Filing 89

ORDER granting in part and denying in part 82 Motion to Amend/Correct; granted as to Count II but denied as to Counts III and IV; a proper amended complaint should be filed within 10 days of the date of this entry. Signed by Magistrate Judge William G. Hussmann, Jr on 4/18/2011. (SMD)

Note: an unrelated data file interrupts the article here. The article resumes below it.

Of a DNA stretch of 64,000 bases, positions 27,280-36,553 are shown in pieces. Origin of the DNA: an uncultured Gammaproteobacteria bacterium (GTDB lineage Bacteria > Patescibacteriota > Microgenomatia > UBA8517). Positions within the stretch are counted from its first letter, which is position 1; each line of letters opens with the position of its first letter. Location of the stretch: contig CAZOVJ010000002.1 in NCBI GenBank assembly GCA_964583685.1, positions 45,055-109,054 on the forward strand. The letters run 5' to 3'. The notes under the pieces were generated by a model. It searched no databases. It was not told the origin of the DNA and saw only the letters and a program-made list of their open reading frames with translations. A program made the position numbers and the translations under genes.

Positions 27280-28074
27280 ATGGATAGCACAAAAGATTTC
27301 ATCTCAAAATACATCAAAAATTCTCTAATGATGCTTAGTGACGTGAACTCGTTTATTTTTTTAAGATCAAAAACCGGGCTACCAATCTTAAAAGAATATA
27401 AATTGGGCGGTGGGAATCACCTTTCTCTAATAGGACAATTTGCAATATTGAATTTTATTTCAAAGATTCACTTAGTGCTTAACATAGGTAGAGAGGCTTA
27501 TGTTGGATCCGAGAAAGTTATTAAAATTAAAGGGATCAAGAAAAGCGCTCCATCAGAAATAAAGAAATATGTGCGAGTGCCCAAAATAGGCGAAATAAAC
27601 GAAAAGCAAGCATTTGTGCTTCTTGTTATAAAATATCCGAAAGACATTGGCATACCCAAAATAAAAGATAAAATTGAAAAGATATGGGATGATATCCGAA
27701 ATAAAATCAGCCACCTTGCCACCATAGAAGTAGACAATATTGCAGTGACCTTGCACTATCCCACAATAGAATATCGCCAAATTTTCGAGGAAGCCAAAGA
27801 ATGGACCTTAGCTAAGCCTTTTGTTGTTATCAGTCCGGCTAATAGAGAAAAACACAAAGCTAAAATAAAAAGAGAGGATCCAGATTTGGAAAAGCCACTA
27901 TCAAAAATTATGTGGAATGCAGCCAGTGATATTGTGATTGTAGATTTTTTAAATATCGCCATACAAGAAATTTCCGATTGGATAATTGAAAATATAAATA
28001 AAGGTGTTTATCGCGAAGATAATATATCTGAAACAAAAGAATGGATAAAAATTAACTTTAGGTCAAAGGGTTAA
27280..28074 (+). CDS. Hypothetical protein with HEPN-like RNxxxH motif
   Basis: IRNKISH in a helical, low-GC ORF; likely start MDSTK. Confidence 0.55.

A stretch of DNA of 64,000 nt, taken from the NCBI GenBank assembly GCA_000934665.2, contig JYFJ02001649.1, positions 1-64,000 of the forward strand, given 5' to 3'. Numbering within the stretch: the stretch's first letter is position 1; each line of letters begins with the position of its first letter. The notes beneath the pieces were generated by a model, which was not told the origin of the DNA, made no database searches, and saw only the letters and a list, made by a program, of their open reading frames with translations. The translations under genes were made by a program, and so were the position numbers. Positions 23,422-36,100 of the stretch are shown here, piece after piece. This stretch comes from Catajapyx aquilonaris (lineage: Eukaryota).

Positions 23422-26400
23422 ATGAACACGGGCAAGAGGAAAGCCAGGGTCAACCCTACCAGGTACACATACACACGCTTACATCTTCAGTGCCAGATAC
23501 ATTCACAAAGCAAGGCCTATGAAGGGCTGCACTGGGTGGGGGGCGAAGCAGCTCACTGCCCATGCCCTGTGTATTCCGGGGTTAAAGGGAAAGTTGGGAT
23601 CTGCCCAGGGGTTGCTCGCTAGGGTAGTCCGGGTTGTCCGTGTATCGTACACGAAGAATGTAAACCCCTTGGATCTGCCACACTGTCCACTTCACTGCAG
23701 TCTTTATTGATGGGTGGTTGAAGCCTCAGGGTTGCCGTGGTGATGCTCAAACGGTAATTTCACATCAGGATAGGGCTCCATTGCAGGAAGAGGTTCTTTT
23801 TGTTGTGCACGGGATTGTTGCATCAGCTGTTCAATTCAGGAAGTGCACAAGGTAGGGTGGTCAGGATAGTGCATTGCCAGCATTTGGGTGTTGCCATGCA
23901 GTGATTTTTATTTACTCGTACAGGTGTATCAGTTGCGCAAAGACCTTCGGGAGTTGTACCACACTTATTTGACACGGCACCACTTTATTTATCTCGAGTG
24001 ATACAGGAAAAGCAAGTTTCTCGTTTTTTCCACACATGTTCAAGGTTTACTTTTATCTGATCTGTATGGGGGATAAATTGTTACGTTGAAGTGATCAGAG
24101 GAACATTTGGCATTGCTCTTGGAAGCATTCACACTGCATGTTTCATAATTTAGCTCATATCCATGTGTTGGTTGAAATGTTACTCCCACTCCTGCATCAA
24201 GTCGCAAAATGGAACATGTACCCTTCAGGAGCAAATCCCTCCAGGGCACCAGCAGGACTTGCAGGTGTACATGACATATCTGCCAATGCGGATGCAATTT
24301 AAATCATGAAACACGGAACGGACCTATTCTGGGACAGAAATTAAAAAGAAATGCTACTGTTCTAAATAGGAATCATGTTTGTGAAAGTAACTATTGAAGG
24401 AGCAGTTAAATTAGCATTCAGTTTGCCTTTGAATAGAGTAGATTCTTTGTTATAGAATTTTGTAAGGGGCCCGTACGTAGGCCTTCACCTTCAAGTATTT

Download PDF